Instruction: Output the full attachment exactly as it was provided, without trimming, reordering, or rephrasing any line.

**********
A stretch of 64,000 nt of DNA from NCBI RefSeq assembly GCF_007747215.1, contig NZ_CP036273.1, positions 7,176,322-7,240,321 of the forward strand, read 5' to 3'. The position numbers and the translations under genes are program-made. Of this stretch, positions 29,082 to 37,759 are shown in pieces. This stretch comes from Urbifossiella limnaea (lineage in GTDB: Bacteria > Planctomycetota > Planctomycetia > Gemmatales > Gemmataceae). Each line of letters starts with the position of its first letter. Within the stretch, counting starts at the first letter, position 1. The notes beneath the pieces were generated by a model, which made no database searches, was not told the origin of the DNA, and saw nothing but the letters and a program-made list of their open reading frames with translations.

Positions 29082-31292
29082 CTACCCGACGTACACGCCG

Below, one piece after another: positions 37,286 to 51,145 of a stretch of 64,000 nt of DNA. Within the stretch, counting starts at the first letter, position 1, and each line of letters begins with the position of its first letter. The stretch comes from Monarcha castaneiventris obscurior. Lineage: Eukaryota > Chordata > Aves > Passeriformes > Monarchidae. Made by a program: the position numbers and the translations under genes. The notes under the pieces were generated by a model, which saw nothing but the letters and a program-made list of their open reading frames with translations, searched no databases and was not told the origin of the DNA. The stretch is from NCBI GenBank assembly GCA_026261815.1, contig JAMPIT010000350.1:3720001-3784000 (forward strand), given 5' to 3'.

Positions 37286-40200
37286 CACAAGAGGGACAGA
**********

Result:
A stretch of 64,000 nt of DNA from NCBI RefSeq assembly GCF_007747215.1, contig NZ_CP036273.1, positions 7,176,322-7,240,321 of the forward strand, read 5' to 3'. The position numbers and the translations under genes are program-made. Of this stretch, positions 29,082 to 37,759 are shown in pieces. This stretch comes from Urbifossiella limnaea (lineage in GTDB: Bacteria > Planctomycetota > Planctomycetia > Gemmatales > Gemmataceae). Each line of letters starts with the position of its first letter. Within the stretch, counting starts at the first letter, position 1. The notes beneath the pieces were generated by a model, which made no database searches, was not told the origin of the DNA, and saw nothing but the letters and a program-made list of their open reading frames with translations.

Positions 29082-31292
29082 CTACCCGACGTACACGCCG

Below, one piece after another: positions 37,286 to 51,145 of a stretch of 64,000 nt of DNA. Within the stretch, counting starts at the first letter, position 1, and each line of letters begins with the position of its first letter. The stretch comes from Monarcha castaneiventris obscurior. Lineage: Eukaryota > Chordata > Aves > Passeriformes > Monarchidae. Made by a program: the position numbers and the translations under genes. The notes under the pieces were generated by a model, which saw nothing but the letters and a program-made list of their open reading frames with translations, searched no databases and was not told the origin of the DNA. The stretch is from NCBI GenBank assembly GCA_026261815.1, contig JAMPIT010000350.1:3720001-3784000 (forward strand), given 5' to 3'.

Positions 37286-40200
37286 CACAAGAGGGACAGA